When I was first diagnosed, I carried a very small notepad that fit into my pocket or purse. Initially, it was our aaction plan of who we needed to tell and in what order, what needed to be done and when, etc. Then, as people offered to help, I started pages for my drivers, my shoppers, my cooks, my friends who offered to take me to chemo. That was very, very helpful since I didn't want to ask someone to do something they hadn't offered to do since it could have meant they might be uncomfortable being asked. Then I had a page for each person and what they had done for me. It was easy to reference so I could write thank you notes, refresh my chemo brain and remember who had done what. That notepad has been put in the box with all of the get-well cards I received.

      Once I started chemo, I started a personal journal where I recorded my feelings, my concerns and the side effects...in particular, the timing of each side effect so I could try and track them and perhaps be proactive in preparing for them and perhaps counteract. I have that tucked away in a desk drawer. I can't bring myself to open that one yet.

      almost 9 years ago
    • jihorn's Avatar

      Hi, I started to keep a journal the day I found out I had cancer. I bring this book with me everywhere I go. I take notes for every doctors visit, and nurses visit. I jot things down while doing chemo. I write down all my appointments in there as well. I can re read my lists and questions for docs and nurses. I also write down how I am feeling on a pretty regular basis. It is also my hope that my journal will help others. We don't have manual in life. Cancer is hard to deal with and if your cancer is not run of the mill it is hard find people with similar situations to talk to.

      almost 9 years ago
    • lynn1950's Avatar

      I received a little spiral bound notebook with a pen and pen holder from Susan B. Komen Foundation. I kept track of treatments, meds, questions, and phone numbers in it. I carried it with me to every treatment/doctor visit. I just used a paper clip to keep track of where to find info in it. Having an attached pen was really helpful.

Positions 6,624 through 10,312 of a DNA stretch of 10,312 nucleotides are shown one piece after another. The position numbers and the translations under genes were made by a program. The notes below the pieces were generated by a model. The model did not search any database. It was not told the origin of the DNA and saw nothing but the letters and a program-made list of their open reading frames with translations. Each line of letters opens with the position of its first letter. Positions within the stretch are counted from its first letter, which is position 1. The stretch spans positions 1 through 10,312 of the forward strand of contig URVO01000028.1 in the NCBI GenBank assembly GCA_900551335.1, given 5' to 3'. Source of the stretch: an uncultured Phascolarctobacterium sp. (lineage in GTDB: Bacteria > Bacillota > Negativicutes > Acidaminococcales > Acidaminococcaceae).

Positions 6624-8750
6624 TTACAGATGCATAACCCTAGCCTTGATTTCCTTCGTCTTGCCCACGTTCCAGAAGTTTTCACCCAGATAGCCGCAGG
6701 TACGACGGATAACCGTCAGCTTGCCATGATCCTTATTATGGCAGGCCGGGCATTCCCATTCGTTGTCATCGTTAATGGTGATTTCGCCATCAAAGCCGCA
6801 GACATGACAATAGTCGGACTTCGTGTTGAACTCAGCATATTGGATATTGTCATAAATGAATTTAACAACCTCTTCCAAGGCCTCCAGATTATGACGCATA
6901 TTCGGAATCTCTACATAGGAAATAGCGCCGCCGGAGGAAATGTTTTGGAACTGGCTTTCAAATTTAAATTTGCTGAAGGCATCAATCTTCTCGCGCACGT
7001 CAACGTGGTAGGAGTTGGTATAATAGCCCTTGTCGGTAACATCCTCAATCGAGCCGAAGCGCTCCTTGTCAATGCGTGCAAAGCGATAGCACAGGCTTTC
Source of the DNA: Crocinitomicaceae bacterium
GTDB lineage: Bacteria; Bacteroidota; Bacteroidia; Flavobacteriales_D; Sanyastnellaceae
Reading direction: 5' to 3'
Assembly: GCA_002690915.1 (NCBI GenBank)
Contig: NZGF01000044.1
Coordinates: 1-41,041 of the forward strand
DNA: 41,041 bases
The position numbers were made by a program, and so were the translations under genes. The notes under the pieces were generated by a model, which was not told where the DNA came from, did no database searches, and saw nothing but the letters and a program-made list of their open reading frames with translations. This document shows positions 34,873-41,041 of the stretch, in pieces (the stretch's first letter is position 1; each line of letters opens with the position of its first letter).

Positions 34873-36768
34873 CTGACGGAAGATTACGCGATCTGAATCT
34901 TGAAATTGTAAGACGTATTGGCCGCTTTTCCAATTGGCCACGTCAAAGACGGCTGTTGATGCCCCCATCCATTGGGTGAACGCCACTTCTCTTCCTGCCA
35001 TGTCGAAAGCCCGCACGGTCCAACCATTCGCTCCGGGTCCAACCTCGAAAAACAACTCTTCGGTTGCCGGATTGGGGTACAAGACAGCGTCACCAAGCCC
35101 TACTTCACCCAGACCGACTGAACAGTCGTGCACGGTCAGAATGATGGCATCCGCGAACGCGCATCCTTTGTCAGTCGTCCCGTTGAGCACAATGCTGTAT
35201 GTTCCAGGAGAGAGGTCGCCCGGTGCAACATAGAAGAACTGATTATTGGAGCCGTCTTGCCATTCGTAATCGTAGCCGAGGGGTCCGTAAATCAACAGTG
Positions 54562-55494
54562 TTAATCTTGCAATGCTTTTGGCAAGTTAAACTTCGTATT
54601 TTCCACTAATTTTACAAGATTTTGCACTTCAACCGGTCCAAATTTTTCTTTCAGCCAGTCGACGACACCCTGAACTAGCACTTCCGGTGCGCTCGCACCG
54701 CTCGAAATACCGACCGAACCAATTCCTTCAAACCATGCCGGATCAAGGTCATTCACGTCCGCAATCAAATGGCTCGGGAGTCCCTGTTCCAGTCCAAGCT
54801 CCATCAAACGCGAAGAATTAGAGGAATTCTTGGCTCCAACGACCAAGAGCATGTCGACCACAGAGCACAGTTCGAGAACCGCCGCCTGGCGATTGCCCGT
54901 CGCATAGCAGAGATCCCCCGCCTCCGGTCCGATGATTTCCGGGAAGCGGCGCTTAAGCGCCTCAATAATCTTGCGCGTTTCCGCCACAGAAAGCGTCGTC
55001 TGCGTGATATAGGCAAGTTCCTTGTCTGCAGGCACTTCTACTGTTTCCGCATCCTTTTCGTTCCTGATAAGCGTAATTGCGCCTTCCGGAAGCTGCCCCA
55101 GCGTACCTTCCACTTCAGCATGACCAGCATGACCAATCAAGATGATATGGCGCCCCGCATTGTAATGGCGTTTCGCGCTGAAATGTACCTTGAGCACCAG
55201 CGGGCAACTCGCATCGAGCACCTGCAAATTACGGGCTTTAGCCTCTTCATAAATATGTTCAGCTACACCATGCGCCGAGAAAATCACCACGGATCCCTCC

I stopped writing in it once treatment was over, but have recently started journaling again. I just use the 81/2 x 11 spiral notebooks that go on sale this time of year for back to school.

      almost 9 years ago
    • Dexter65's Avatar

      I did start a journal. There is a website called living file: http://www.livingfile.com, it is an online journaling website. It is totallay private and easy to use. I find it to be much easier to use the traditional paper and pen.

      almost 9 years ago
    • rickbr's Avatar

      Google cancer101 and look at their website. They have free stuff including a journal which is excellent

      almost 9 years ago
    • cjtigers' Avatar

      Check out the website for the Livestrong Cancer Foundation. They have a free cancer journal that I hear is excellent and all you have to do is pay for shipping and handling.

      almost 9 years ago
    • Beaner54's Avatar

      I have a day planner that I use to keep track of appointments, etc. but do not journal on a daily basis. Although chemo brain is tough on the memory, I don't think this journey will ever be forgotten. I find that writing about it only makes me think more on it and that consumes to much of
      my energy.

      almost 9 years ago
    • MarnieC's Avatar

      Great question! You inspired today's blog article: http://marnieclark.com/how-to-journal-your-cancer-experience/
      Lots of great answers here! xoxox

      almost 9 years ago
    • attypatty's Avatar

      Dear Cranburymom:
      I started writing a journal the day I was diagnosed. And I wrote in it every day from then until the end of my treatment - sometimes for hours, sometimes just a few minutes. Since I finished active treatment 2 months ago, I write in my journal several times a week, but not every day. At the start of this all, it was a revelation how much the journal writing helped me. It was cathartic, expressing my every emotion, the good, the bad, the ugly. I also wrote fairly specifically about the physical aspects of my cancer - what side effects I was experiencing that day, what treatment I had, what meds I took, etc etc. Looking back I am so glad I did this. It's quite amazing how many details I have forgotten - when I re-read my journal I can see just how far I've come. I would advise anyone to begin a journal right away and just write, letting everything flow out onto the paper or onto the screen, writing without inhibitions, without restrictions, without thinking almost. Just letting all those feelings, fears, hopes, questions, funny things, sad things, whatever seep out of your mind, your soul, your heart into words that later on will give comfort.
      I usually say "Fight On" but this time, it's
      Write On,

      almost 9 years ago
    • Tania's Avatar

      Hi cranburymom,